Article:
By Show and Tell
By Bree Davies
By Bree Davies
By Cory Casciato
By Emilie Johnson
By Robin Edwards
By Bree Davis
By Josiah M. Hesse
Risso has a Lionel Barrymore quality (think of the nasty old Mr. Potter in Frank Capra's It's a Wonderful Life) that's terrific for the show. His deep, husky voice turns into a childish whine, gravel-laden and pathetic when Scrooge gets frightened. But when Scrooge is at his most brutish, that same voice can have a bell-like clarity capable of twisting a viewer's emotions like a screwdriver. We all know this man--he's real, and each of us has felt his icy fingers in our lives at some time or another. Even worse, some of us may have become as conscience-free and mean-spirited as the most famous miser in literary history.
Though Scrooge is often played as a cartoon, he was never meant to be, a crucial distinction that Risso obviously understands. His performance fully fleshes out the character so that we know why he is the way he is. But we also know that he has made bad choices and that those choices must be reversed.
Risso brings something to this role that is difficult to describe. He is funnier and fuzzier than his predecessors--less threatening than some, yet more insidiously ridiculous. And that edge of foolishness just under the surface is what makes Scrooge's redemption seem more likely. Encrusted as the man is in himself, there is something of the child left in him as well. When Scrooge learns to love again, he also learns to live. That's why the rest of us forgive him his trespasses against his victims. It's also why Scrooge ultimately does change, relieved that he has the opportunity to do so before it's too late.
And Risso makes us believe it. So all the gorgeous stagecraft, the exquisite original music, and the delightful performances by company members John Hutton (Fred), Mark Rubald (Bob Cratchit), Jacqueline Antaramian (Mrs. Cratchit) and Kathleen M. Brady (Mrs. Fezziwig) make a lovely, thoroughly integrated kind of sense. Yes, there's an excess of sentiment in this production--a twist or two too many of the heartstrings. But there is also a new persuasiveness about it--it's the best of the season's secular holiday offerings.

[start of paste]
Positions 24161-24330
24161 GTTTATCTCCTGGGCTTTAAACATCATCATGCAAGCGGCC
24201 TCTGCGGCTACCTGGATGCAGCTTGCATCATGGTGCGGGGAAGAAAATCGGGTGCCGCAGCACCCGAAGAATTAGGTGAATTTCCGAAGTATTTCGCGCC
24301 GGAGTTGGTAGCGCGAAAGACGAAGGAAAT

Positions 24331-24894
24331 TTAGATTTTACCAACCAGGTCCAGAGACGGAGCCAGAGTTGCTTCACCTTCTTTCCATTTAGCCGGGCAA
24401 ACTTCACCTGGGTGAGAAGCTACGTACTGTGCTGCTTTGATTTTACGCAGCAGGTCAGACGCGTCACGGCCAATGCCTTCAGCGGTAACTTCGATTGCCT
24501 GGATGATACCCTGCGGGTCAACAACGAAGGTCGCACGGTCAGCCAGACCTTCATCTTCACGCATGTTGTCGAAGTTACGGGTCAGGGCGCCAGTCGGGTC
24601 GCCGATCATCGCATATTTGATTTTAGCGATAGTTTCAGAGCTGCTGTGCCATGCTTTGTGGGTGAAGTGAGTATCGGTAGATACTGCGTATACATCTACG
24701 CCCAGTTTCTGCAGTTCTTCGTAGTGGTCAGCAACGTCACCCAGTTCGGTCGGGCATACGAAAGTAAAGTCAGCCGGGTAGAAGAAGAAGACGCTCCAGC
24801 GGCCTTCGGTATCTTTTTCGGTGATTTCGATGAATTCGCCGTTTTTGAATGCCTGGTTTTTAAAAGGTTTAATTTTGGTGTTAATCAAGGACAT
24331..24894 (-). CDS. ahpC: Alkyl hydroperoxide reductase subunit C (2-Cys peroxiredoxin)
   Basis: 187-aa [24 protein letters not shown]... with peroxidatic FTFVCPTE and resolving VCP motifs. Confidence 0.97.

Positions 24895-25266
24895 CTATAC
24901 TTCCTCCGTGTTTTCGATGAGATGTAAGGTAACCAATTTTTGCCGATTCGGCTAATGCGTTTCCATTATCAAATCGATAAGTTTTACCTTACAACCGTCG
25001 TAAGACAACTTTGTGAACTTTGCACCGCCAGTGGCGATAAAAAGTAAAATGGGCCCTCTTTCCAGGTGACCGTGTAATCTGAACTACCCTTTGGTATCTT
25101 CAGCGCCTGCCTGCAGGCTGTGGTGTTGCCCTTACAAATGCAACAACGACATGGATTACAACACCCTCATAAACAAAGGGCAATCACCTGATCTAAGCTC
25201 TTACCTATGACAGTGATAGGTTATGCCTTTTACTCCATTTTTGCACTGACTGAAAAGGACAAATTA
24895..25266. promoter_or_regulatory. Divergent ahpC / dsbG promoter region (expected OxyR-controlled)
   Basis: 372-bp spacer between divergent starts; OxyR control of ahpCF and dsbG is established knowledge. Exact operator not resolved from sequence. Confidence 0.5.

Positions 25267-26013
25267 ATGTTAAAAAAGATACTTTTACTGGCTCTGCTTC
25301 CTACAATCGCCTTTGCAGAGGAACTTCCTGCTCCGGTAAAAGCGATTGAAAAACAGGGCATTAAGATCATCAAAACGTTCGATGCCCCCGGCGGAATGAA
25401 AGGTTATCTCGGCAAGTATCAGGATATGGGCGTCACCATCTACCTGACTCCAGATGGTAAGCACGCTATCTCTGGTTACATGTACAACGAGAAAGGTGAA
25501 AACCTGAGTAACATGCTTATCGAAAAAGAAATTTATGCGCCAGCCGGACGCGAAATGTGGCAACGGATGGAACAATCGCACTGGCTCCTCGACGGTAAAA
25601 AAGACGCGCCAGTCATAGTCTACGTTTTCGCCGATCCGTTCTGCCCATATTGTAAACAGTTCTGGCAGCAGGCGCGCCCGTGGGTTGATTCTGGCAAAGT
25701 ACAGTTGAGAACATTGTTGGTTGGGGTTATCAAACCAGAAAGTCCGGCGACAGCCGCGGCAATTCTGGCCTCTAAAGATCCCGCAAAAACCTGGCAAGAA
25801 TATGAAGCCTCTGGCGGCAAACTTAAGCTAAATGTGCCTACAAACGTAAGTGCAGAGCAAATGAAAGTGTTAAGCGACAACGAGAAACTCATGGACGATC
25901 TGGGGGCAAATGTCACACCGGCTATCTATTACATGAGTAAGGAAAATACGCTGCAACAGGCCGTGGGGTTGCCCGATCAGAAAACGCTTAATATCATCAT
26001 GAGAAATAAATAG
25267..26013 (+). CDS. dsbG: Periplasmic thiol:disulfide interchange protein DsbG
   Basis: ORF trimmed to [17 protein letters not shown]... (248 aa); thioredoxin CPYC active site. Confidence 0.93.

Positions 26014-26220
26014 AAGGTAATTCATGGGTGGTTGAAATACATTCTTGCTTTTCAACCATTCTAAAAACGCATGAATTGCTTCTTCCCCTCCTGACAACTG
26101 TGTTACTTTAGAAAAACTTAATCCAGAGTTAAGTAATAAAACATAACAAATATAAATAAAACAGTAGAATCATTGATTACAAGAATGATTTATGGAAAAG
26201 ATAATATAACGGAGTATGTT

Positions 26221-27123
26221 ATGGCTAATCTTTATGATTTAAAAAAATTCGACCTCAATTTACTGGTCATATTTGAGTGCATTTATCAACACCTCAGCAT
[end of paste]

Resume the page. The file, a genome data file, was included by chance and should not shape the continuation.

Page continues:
And a good thing, too, since the beautifully mounted road show Carousel at the Auditorium Theatre is problematic as holiday fare. Rodgers and Hammerstein made beautiful music together, but brother, is this piece dated.
It's all about a carnival barker who falls in love with a nice working-class girl and marries her. When he is fired by his mistress/boss, he can't find work, and he takes it out on the little woman. Billy is such a jackass that when he learns his wife is pregnant, he decides to provide for his child by becoming a killer for hire. He dies in the process but is given a chance by heaven to right the wrongs he has done and help his daughter, now fifteen and ready for trouble.
Several outstanding performances from the National Theatre of Great Britain's touring cast keep the audience entertained in spite of itself. Particularly notable are second leads Sherry D. Boone and Sean Palmer as Carrie and Enoch Snow. Patrick Wilson makes a charismatic Billy Bigelow, and Jennifer Laura Thompson brings a kittenish warmth to Julie. But the best voice in the show belongs to Rebecca Eichenberger as Julie's cousin Nettie Fowler.
What's troubling about this musical, especially as a holiday offering, are the assumptions made by playwright/lyricist Hammerstein that there's something noble or heroic about Julie's masochistic attitudes. Her "stand by your man even if he beats you" idiocy is pretty hard to stomach. If it's a tale of redemption you're seeking this year, better go with Risso's Dickens.
A Christmas Carol, through December 22 at the Denver Center Theatre Company, in the Plex at 14th and Curtis, 893-4100.
Carousel, through December 22 at the Auditorium Theatre, in the Plex at 14th and Curtis, 893-4100.